To replace my insomniac breakfast-at-all-hours, now departed, I went to the Bouldin Street Cafe for the first time and wandered on foot down Mary Street in the pitch-dark, then returned over and over for a grilled cheese with jalapenos and ginger miso dressing on the side. Building a new framework around south Austin, even embracing places I used to dislike. Adoring an expensive Ciro-flex camera at Off the Wall, stocking up on cobalt blue apothecary bottles at Uncommon Objects. Uncommon Objects used to be one of my big ho-hum places on South Congress, but perhaps I wasn’t looking closely enough before – I now find it one of the most intriguing antique shops I’ve been in. The organization has a curiosity shop feel, an artistry to the way the stock is displayed that soothes some aspect of my aesthetic sensibility. And I found a silver cream pitcher, etched with flowers, so beautiful that I have not been able to bring myself to put it away for a month. I walked across the bridge over Town Lake in the early morning, in out-of-character 30 degree weather, in an inadequate jersey cotton hoodie, to try out an incredible coffee place downtown. And finally – perhaps my favorite thing of all – he and I went to my favorite Austin market and picked up twenty pounds of extremely cheap tomatillos to bring home to make salsa. He really wants to begin canning while actually on vacation, but this time we took all four pounds on the plane with us; they completely filled a carry-on suitcase all by themselves. The trip as a whole was an incredibly healing exercise, the soul-work of connecting the past to the present and future.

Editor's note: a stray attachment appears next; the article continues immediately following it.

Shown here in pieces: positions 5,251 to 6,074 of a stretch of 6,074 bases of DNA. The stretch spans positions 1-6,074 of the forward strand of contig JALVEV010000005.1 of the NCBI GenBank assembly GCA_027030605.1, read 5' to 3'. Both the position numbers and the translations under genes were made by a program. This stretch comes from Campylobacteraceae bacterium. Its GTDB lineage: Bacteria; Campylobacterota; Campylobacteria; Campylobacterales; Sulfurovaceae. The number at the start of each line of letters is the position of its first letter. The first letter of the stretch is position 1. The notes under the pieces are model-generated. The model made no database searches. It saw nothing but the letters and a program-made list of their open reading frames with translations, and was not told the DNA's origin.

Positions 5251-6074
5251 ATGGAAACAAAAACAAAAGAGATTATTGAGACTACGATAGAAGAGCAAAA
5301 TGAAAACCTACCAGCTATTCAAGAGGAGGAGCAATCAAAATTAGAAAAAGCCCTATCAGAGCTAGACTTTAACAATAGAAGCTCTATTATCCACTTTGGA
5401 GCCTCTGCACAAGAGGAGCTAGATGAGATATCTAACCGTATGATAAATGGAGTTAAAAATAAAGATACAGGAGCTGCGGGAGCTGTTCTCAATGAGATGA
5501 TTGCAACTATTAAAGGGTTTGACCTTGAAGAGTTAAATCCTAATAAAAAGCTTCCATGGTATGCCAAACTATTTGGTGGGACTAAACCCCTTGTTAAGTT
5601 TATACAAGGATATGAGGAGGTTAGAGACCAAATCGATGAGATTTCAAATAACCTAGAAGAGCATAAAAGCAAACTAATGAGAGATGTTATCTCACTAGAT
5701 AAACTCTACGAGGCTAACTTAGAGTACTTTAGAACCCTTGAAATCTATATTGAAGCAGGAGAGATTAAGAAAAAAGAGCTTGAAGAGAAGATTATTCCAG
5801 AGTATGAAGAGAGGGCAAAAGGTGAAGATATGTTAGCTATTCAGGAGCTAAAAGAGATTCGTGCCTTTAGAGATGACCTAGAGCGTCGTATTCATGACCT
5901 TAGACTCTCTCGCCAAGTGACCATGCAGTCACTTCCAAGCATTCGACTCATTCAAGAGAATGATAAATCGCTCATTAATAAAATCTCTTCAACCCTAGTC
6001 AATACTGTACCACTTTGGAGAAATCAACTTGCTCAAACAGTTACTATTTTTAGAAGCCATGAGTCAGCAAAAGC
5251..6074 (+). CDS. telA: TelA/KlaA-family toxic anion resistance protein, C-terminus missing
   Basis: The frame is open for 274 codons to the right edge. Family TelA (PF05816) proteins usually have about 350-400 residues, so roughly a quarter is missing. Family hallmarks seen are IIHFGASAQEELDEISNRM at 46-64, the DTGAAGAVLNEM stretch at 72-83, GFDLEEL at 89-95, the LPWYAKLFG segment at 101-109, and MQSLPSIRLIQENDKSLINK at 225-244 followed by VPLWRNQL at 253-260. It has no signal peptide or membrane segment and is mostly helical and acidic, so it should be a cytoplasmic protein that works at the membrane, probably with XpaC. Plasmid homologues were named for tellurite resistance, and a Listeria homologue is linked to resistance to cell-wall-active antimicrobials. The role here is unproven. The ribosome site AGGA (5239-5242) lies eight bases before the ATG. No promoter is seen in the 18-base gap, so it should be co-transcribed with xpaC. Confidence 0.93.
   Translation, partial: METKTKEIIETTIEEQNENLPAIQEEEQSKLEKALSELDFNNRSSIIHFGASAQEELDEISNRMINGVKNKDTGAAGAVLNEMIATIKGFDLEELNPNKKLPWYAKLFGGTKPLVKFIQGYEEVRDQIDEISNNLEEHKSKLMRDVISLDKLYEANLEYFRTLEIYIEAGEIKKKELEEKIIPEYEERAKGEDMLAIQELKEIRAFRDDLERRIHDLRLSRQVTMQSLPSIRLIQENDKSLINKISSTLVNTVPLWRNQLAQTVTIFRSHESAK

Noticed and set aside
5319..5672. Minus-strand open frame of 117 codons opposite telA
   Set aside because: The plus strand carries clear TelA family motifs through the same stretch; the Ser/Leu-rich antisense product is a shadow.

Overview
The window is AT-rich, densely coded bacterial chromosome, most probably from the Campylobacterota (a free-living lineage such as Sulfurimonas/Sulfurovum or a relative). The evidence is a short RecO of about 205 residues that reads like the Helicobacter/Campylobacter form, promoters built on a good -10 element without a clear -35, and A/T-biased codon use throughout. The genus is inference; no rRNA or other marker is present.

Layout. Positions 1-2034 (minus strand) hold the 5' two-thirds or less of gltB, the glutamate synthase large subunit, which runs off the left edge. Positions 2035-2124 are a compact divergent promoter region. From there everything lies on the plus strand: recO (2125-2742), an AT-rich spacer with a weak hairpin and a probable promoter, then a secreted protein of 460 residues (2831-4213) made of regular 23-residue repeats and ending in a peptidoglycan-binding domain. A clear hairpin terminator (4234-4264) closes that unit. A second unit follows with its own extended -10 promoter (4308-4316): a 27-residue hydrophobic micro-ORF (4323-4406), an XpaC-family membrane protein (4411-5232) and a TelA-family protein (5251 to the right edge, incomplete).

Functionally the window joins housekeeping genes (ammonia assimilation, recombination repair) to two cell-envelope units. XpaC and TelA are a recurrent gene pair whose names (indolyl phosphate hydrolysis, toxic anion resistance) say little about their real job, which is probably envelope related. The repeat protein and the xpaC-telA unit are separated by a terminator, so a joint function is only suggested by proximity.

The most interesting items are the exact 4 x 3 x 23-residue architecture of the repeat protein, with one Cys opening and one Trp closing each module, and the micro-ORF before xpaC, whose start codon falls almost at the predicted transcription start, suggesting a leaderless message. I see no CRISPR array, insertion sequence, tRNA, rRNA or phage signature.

And so now I’m done travelling for just a bit. Perhaps three months; the next workshop I have my eye on is in March, though there’s no guarantee I’ll be able to attend it, just as there’s no guarantee I won’t take flight sooner. But right now I’m settling in at home. I haven’t talked much in this space about my writing, but I have been working – adjusting – slowly shifting things into focus. I’m envious of any writer who can work without the work taking over their day-to-day schedule; I am not that person. My fiction writing takes everything and it’s quite an adjustment getting used to its greed. So now I’m going to take some space – to breathe and absorb all the momentous changes, all the beauty that’s rocked through my life this year. Has anyone else had quite the transition year this year? I truly do tend to believe that many of us – cities and people – go through these things together.
Final note: If you’re writing, if you’re reflecting as we wrap the year up, may I gently nudge you towards Susannah Conway’s Unravelling workbook? I’ll be filling mine out on New Year’s Eve as I did last year, though of course you can work on it over the course of a few days as many other people do.